Marie Corfield was frustrated by Governor Christie's unrelenting attacks on teachers and their unions. She decided to speak her mind at a Republican filled town hall meeting at Raritan Township in 2010. She said what she had to say. Listen to how Governor Christie responds in a condescending and aggressive way below (that's his style apparently - classy and professional, if you ask me.).
In the longer clip, it appears that Christie demolishes Corfield. But for people like Corfield and supporters of public education the issues are more nuanced. As explained in this NYT article, public union leaders all over the country have often bargained with rank and file members to forgo pay raises in exchange for enhanced benefits (i.e., higher pension contributions, a better health care plan, etc., etc.). So when Christie asks teachers to contribute more to their pension fund, what he's really asking is teachers to take a pay cut in order to pay for the state's financial mismanagement.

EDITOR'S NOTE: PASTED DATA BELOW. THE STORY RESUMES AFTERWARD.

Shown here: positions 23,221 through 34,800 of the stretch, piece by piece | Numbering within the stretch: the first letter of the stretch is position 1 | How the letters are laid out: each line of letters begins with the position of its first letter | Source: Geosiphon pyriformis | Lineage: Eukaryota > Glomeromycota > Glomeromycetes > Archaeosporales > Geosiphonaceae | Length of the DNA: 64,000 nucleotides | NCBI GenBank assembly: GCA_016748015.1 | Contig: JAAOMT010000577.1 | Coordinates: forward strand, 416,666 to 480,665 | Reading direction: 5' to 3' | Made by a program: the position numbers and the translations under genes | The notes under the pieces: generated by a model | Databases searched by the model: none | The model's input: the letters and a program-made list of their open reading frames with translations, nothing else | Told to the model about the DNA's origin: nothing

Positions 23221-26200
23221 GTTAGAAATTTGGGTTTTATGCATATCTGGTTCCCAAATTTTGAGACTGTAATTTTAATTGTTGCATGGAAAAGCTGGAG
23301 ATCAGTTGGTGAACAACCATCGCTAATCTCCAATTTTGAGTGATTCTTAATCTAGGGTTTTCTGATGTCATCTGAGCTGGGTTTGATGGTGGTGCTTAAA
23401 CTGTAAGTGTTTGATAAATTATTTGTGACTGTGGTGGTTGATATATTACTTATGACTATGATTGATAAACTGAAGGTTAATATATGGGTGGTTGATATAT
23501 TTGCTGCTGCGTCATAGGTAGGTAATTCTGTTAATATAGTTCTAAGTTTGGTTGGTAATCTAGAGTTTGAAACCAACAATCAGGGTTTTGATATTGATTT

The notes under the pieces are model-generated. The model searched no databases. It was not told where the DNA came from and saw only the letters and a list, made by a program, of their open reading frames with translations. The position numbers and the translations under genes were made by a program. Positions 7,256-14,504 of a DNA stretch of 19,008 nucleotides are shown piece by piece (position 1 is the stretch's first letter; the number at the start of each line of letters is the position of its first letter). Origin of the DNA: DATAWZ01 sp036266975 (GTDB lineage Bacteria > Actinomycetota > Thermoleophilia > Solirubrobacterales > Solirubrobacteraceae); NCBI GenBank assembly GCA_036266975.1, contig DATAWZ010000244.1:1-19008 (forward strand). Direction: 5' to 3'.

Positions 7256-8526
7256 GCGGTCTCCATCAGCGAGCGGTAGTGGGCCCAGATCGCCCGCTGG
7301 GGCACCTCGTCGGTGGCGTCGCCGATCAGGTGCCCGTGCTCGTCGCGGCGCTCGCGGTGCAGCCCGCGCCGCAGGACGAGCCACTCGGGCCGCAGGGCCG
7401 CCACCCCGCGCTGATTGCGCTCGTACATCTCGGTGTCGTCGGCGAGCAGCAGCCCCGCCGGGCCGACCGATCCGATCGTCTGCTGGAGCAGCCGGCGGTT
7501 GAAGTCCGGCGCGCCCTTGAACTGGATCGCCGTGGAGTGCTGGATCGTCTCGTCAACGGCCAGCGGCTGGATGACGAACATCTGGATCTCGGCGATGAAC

If Ford Motor Company signs a contract with, let's say, Rental Car Company X to deliver mid-sized sedans at $15,0000 a year for the next 5 years, and then three years into the contract, Ford says, "we're not doing so well. We need to raise the cost of the car to, uh, $17,000." What the hell is Rental Car Company X to do? They didn't mismanage the funds! Ford did. But in this case, it's even worse. Here, Christie and his allies are asking public employees to sacrifice for the following reasons: (a) their lack of foresight, (b) their unwillingness to raise taxes, (c) and their inability to manage a budget in tough times. In addition, public employees, on average, make less than people with the same education levels in the private sector.